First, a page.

Following the 2007 Kenyan presidential election, violence erupted in the streets. To help stop it, a few tech-savvy journalists created a website — later an app — that allowed citizens to report and map incidents in real time via email and text messages. That was the beginning of Ushahidi, which means “testimony” in Swahili.
Since then, Ushahidi’s open-source, cloud-based toolkit has expanded. Individuals and civil society groups around the world have used Ushahidi to map natural disasters, epidemics and civil unrest and to advance a wide variety of social, political and environmental causes.
The Ushahidi free software platform was used during the 2010 Russian wildfires to create a map connecting volunteers with people in danger. It enabled quick setup of the Christchurch Recovery Map after a 2011 earthquake in New Zealand. Crowdsourced crisis mapping during the 2010 Haitian earthquake and the 2011 Japanese earthquake and tsunami relied on Ushahidi tools, as did the map of the Syrian conflict that helped relief agencies to deliver vital aid to those affected by the civil war and ISIL’s brutality.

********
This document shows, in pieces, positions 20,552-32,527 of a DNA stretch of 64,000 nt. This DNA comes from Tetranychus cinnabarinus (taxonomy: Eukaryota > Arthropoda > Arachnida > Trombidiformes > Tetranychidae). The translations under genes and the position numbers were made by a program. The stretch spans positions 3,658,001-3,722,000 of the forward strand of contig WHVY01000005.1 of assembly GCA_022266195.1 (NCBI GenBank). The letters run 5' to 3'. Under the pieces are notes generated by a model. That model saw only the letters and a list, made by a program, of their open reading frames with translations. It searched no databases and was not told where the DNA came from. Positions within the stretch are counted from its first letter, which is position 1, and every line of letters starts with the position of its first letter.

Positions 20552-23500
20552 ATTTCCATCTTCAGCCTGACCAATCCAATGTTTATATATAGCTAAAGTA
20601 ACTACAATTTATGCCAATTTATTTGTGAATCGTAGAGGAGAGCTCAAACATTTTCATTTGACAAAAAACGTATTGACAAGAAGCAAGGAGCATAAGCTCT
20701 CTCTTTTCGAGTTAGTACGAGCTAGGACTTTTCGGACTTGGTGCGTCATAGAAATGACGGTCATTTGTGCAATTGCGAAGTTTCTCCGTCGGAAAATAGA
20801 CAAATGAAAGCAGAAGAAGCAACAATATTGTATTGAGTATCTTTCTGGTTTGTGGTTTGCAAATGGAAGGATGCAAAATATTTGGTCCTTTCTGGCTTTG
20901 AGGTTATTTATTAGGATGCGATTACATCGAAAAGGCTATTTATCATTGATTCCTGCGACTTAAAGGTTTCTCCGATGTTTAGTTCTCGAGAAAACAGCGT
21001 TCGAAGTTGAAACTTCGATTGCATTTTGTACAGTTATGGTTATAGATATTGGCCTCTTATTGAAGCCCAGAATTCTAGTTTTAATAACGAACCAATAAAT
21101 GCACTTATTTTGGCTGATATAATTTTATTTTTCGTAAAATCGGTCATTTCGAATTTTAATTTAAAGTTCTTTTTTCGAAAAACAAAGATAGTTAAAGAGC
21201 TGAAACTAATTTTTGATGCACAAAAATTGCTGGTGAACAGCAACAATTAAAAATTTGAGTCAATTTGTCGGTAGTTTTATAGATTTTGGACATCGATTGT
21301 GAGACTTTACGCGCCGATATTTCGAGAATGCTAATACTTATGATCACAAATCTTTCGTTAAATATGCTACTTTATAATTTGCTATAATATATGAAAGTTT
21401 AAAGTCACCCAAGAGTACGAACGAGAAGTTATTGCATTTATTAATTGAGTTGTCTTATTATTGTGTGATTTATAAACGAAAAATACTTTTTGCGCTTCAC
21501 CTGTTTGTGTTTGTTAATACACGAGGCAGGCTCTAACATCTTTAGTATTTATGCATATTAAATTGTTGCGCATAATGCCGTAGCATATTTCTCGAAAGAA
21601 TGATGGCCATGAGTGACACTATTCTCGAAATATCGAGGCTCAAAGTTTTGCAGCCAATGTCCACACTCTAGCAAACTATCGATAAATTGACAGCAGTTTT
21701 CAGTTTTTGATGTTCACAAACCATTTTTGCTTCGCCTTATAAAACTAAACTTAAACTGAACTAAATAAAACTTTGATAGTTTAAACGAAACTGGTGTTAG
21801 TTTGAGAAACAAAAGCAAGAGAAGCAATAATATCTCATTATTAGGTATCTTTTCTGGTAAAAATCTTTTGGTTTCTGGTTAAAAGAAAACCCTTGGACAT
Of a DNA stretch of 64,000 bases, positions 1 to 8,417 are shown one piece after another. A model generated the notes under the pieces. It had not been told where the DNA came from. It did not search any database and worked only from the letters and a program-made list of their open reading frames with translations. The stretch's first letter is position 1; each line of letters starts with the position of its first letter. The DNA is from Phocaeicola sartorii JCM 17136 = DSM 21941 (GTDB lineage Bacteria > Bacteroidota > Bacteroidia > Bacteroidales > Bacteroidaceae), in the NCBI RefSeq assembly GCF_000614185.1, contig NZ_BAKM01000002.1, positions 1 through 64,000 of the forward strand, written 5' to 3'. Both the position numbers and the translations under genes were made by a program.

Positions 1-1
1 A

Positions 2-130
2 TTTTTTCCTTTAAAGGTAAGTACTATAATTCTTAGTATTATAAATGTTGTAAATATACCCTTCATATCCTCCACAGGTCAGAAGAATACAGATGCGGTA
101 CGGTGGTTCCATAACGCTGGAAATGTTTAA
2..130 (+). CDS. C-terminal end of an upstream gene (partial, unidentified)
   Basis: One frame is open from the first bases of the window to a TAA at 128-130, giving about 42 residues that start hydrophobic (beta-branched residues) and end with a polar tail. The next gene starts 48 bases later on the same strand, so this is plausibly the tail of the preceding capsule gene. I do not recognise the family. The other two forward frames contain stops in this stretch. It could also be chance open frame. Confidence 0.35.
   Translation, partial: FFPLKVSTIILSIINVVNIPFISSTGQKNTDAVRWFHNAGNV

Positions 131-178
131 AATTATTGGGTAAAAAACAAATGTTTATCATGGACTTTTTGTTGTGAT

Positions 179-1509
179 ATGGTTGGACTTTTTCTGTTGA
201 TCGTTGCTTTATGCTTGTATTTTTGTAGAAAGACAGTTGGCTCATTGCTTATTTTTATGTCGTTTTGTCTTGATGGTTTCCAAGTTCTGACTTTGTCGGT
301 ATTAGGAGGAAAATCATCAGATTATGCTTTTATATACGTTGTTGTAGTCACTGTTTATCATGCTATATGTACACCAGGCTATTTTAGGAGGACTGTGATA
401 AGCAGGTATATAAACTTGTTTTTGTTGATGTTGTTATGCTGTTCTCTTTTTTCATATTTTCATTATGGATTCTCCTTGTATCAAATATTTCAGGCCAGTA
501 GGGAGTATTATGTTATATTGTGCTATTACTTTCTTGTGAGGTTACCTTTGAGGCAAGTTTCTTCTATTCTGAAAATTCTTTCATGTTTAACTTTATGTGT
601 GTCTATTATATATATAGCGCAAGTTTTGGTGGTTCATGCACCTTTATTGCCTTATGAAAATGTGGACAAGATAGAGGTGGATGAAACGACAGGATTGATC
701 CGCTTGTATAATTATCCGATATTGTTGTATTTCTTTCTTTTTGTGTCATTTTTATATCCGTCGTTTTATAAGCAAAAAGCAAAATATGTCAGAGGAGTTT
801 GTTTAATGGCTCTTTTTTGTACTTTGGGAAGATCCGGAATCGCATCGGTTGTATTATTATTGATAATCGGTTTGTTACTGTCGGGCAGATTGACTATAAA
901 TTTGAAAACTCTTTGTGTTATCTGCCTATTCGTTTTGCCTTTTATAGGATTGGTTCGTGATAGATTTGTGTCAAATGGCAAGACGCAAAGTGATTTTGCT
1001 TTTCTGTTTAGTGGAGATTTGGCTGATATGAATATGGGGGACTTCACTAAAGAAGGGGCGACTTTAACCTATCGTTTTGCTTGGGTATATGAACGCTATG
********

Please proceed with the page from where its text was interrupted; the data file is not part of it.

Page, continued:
The original Ushahidi website evolved into a free, open-source software platform that streamlines information collection. Data from text messaging, email, Facebook, Twitter, YouTube and Flickr are used to plot interactive maps. Ushahidi does not accept government funding; it relies on philanthropic grants and income from custom software clients.
The Kenyan nonprofit developed other tools besides the Ushahidi platform:
- Crowdmap facilitates collaborative mapmaking, geolocated and in real time.
- CrisisNET helps identify and consolidate the most important crowdsourced information during a crisis.
- Ping, a “check-in tool for emergencies,” is an email and text-messaging alert-and-response system that helps determine if people are safe.
- Watertracker was developed to monitor the functioning of wells in far-flung parts of Afghanistan using the Ushahidi platform.
- SwiftRiver quickly filters masses of real-time information from citizens, analyzes it and tracks trends. (Ushahidi no longer supports SwiftRiver, but the code is open-sourced and publicly available on GitHub so others may continue its development.)
In 2013, Ushahidi pioneered BRCK, a Wi-Fi router that can support as many as 20 devices wherever there is Internet connectivity. It can become a 3G or 4G modem with data settings, can be monitored remotely, can text alerts when it loses power, and is programmable.
Ushahidi inspires other innovators. The Nairobi Innovation Hub, or iHub, is a spinoff of Ushahidi. It incubates new tech ideas in Africa by providing entrepreneurs, designers, programmers and researchers with community lab space. It also attracts investors to promising tech systems. It has incubated 150 startups as of 2014.
Does your neighborhood need a faster way to communicate on an issue? Download the free software to build a real-time interactive information map and filter data streams, or check out other Ushahidi innovations.